Somewhat infrequent, but still pervasive are misrecorded sales. In one situation, the company had a series of similar account names for both revenue and cost of goods sold. As a result, it recorded a number of sales entries into cost of goods sold (as contra-account entries), and also recorded costs of sale into revenue accounts (again, as contra-account entries). Each of these misrecorded entries resulted in a reduction to gross revenue or gross cost of goods sold while also causing gross margin percentage to be misstated, but had no impact on gross profit.
Adjustment: Identify the misrecorded entries, and reclassify the amounts to the correct income statement accounts.
One-off sales, proceeds from the sale of equipment, insurance proceeds, unusually high levels of scrap income, and other non-recurring sources of cash are most certainly not recurring revenue. However, we have encountered businesses trying to inflate operating income by including the above sources of income as revenue. (Operating income is important to both parties in a transaction because most calculations of EBITDA are premised on operating income, where operating income is "E", or earnings.)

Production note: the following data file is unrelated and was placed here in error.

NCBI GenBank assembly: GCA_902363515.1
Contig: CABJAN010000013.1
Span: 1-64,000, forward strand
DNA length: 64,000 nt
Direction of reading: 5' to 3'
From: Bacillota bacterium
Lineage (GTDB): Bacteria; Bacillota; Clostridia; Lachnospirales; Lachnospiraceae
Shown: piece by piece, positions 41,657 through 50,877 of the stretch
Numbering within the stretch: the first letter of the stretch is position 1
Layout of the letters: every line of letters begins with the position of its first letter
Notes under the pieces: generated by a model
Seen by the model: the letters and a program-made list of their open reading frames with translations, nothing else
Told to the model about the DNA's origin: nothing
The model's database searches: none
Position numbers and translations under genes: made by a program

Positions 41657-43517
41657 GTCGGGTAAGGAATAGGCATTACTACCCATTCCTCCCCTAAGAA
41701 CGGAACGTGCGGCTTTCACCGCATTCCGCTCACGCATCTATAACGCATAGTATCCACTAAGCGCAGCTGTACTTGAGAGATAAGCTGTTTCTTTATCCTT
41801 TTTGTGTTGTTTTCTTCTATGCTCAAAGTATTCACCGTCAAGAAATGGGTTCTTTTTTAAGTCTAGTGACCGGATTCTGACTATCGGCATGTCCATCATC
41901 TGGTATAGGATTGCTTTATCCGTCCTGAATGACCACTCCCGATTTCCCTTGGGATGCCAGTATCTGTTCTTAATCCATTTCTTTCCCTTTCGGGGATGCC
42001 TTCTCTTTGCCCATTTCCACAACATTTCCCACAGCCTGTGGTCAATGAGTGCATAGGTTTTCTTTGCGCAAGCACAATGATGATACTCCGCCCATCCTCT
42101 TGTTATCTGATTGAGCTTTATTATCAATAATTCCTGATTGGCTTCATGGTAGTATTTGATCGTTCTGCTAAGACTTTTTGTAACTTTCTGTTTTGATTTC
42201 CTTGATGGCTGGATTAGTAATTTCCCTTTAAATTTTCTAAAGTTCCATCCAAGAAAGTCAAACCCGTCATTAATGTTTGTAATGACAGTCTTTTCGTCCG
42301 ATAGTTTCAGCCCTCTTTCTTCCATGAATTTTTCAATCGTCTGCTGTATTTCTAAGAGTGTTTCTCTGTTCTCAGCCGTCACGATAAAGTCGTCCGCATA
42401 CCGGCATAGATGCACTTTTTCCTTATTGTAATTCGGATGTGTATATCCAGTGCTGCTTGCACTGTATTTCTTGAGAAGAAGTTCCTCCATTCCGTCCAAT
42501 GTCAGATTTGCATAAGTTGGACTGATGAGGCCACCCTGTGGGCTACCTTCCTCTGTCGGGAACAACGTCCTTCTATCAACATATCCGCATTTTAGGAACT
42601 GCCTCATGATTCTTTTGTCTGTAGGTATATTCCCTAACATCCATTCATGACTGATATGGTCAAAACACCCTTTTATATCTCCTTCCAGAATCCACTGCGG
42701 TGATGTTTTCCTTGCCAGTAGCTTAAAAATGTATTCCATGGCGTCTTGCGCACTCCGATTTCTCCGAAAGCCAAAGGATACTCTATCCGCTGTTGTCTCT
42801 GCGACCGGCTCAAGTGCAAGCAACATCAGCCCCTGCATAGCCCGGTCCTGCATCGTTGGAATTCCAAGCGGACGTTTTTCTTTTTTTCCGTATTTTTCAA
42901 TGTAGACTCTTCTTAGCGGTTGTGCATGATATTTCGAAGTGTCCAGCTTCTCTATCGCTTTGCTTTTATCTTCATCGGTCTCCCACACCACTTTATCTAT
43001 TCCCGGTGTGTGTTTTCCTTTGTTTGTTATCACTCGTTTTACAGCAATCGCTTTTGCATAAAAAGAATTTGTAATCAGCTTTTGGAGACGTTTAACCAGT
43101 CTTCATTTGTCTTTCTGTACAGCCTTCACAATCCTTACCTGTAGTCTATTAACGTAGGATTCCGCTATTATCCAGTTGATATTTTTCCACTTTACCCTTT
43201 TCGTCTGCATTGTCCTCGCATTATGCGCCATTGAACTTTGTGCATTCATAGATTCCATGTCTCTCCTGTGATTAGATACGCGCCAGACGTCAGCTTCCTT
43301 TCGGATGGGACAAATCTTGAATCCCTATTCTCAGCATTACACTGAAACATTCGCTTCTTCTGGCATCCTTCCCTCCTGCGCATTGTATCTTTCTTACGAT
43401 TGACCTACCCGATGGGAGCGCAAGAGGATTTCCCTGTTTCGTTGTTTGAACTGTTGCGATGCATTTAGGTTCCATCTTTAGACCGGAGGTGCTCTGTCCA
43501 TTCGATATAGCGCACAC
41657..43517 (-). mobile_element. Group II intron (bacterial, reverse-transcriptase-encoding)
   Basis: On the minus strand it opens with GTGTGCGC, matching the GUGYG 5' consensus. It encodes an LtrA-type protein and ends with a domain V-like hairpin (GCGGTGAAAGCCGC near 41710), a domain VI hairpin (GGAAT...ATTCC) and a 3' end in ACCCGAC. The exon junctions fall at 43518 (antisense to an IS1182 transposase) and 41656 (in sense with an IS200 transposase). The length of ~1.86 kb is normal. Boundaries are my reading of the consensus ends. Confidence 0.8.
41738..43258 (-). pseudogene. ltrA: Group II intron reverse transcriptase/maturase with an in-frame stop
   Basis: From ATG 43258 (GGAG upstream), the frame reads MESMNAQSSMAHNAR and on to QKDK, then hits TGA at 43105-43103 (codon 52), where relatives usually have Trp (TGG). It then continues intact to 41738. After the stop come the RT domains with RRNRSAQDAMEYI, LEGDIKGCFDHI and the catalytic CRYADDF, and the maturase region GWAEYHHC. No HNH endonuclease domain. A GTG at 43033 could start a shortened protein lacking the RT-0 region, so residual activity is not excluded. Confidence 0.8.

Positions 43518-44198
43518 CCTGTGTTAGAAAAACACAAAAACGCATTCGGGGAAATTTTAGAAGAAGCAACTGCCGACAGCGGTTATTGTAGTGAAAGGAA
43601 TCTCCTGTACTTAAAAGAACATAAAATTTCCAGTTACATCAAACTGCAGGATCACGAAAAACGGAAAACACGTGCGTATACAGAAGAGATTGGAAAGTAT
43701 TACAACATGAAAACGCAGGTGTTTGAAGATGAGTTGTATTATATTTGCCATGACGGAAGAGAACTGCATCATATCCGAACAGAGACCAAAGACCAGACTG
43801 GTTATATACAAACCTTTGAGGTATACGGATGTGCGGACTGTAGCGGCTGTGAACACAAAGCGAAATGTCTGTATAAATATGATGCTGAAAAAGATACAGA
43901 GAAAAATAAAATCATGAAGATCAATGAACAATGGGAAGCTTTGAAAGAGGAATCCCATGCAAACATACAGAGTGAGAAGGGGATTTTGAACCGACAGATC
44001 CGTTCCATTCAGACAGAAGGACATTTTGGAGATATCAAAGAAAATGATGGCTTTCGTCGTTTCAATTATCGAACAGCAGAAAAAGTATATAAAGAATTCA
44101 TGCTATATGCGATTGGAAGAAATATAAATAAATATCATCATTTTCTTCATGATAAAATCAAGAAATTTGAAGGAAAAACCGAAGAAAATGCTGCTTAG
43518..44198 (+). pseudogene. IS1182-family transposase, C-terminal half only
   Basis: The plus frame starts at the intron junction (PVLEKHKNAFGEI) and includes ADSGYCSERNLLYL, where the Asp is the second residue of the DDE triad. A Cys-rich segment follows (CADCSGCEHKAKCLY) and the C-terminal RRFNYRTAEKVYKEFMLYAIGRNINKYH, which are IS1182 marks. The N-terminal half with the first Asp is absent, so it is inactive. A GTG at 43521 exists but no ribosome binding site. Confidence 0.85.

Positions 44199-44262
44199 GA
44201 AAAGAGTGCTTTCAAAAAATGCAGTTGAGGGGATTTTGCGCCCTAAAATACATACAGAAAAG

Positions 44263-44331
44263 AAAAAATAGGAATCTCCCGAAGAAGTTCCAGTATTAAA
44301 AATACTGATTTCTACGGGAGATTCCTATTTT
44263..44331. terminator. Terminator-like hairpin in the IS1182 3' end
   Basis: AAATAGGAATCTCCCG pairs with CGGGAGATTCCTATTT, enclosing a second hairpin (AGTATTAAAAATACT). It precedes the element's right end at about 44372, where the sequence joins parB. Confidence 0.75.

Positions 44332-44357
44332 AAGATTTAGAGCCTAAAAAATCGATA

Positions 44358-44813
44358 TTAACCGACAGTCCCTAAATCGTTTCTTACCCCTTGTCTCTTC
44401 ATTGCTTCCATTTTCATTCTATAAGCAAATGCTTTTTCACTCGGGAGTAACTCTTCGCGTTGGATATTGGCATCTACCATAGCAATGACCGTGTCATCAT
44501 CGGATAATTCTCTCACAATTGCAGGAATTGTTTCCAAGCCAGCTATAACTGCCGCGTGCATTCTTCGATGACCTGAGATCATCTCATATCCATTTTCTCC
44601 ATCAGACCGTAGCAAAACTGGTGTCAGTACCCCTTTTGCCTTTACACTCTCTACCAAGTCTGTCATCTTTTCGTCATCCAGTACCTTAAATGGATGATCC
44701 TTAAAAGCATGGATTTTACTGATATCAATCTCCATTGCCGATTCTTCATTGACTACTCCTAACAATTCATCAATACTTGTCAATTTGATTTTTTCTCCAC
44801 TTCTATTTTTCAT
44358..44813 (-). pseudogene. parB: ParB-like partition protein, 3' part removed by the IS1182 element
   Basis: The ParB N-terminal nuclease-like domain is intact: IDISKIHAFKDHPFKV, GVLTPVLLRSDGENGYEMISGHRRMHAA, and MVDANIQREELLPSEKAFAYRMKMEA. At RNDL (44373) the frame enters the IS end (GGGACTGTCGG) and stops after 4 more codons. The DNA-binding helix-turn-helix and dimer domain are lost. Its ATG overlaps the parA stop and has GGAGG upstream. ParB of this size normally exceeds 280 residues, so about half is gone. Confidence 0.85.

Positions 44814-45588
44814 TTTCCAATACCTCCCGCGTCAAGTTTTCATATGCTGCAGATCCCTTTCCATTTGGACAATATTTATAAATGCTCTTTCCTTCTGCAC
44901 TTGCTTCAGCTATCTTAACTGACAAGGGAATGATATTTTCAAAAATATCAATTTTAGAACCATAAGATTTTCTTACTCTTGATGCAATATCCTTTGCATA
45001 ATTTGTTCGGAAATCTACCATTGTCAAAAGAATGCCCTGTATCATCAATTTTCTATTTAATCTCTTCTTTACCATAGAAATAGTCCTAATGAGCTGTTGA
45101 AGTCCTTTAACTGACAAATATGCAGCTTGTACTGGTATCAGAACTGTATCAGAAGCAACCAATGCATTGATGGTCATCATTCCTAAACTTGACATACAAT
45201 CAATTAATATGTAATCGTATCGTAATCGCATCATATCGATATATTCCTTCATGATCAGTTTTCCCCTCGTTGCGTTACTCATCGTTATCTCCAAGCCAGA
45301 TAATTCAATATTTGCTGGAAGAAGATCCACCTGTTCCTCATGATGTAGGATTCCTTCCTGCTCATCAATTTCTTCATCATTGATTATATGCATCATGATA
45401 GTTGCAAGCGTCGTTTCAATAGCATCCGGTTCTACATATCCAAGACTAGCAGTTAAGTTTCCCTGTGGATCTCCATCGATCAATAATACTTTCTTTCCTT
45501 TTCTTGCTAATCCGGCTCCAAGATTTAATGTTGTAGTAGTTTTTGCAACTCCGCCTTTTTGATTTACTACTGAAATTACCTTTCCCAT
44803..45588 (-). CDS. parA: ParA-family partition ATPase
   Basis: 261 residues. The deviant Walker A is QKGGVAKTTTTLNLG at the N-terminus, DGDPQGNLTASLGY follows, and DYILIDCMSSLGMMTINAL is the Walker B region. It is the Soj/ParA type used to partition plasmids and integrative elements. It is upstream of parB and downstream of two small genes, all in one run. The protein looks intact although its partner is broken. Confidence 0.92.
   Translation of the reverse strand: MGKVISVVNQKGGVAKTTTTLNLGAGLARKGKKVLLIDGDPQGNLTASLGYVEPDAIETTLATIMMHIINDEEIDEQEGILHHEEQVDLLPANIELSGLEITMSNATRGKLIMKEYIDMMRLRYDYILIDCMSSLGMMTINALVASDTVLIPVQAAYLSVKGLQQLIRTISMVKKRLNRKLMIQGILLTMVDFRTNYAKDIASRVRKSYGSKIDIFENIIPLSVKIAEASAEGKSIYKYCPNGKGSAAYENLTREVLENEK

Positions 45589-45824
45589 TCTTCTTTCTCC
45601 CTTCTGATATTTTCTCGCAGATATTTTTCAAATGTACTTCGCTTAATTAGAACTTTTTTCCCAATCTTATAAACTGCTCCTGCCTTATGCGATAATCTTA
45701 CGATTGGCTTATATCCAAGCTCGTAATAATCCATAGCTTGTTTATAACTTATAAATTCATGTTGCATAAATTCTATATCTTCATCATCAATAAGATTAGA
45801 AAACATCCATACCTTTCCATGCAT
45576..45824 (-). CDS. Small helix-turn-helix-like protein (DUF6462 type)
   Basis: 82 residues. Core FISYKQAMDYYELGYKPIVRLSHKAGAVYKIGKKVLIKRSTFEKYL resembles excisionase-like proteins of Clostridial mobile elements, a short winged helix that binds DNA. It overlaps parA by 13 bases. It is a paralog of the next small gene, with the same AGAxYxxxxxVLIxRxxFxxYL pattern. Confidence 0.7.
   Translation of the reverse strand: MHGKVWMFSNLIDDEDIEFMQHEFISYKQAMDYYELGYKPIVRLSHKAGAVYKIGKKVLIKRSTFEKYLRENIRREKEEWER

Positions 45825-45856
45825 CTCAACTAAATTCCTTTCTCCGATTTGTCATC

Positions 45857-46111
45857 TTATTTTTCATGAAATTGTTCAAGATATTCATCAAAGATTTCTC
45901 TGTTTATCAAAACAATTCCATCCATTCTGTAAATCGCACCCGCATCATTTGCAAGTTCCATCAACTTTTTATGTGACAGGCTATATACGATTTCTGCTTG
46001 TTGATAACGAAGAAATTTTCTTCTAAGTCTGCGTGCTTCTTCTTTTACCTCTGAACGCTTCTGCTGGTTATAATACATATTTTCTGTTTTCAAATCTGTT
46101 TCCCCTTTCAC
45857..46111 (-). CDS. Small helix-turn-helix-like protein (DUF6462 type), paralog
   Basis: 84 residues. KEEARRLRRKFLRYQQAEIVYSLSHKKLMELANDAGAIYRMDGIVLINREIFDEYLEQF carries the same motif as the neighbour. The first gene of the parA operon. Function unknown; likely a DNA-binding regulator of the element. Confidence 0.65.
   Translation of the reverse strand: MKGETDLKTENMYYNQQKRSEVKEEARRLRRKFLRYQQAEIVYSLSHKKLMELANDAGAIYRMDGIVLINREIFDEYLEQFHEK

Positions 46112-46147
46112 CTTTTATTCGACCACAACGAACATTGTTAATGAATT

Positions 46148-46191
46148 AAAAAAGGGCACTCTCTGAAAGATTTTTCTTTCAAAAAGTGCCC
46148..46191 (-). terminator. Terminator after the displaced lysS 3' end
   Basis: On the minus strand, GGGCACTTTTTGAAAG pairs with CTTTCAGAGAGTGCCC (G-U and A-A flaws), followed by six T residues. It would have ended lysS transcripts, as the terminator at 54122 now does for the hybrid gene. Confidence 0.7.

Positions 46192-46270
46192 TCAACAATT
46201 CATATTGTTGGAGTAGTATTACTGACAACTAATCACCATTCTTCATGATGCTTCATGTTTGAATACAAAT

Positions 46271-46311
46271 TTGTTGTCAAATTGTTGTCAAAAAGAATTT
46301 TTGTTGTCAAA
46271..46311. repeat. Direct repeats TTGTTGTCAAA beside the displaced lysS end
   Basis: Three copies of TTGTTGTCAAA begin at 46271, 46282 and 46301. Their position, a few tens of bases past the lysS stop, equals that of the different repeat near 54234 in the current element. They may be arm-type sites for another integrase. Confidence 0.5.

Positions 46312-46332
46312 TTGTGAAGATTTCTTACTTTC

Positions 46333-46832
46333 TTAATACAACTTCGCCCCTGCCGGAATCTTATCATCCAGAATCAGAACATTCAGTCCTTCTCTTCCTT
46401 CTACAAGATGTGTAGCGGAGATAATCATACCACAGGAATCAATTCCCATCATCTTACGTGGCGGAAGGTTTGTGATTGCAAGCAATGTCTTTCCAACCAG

Adjustment: Decrease recurring revenue to the extent of the one-time / unusual sources of income, and place such amounts into other income (i.e., below the operating income line).
Clearly, this list represents only a fraction of the ways in which a company's reported revenue can differ from reality, whether purposeful on the part of management or not. If you are considering an acquisition, RubinBrown can help you investigate and analyze a target's financial statements and records to determine if revenue is being reported accurately.
RubinBrown has a dedicated team of M&A professionals that can assist you at any point in your business' lifecycle, whether you are considering making an acquisition, divesting a business line or product, or readying your business for sale. RubinBrown has the experience to help your organization from the initial thought of buying or selling to the critical post-closing and integration activities that must occur. Our comprehensive approach maximizes the value of the transaction for our clients.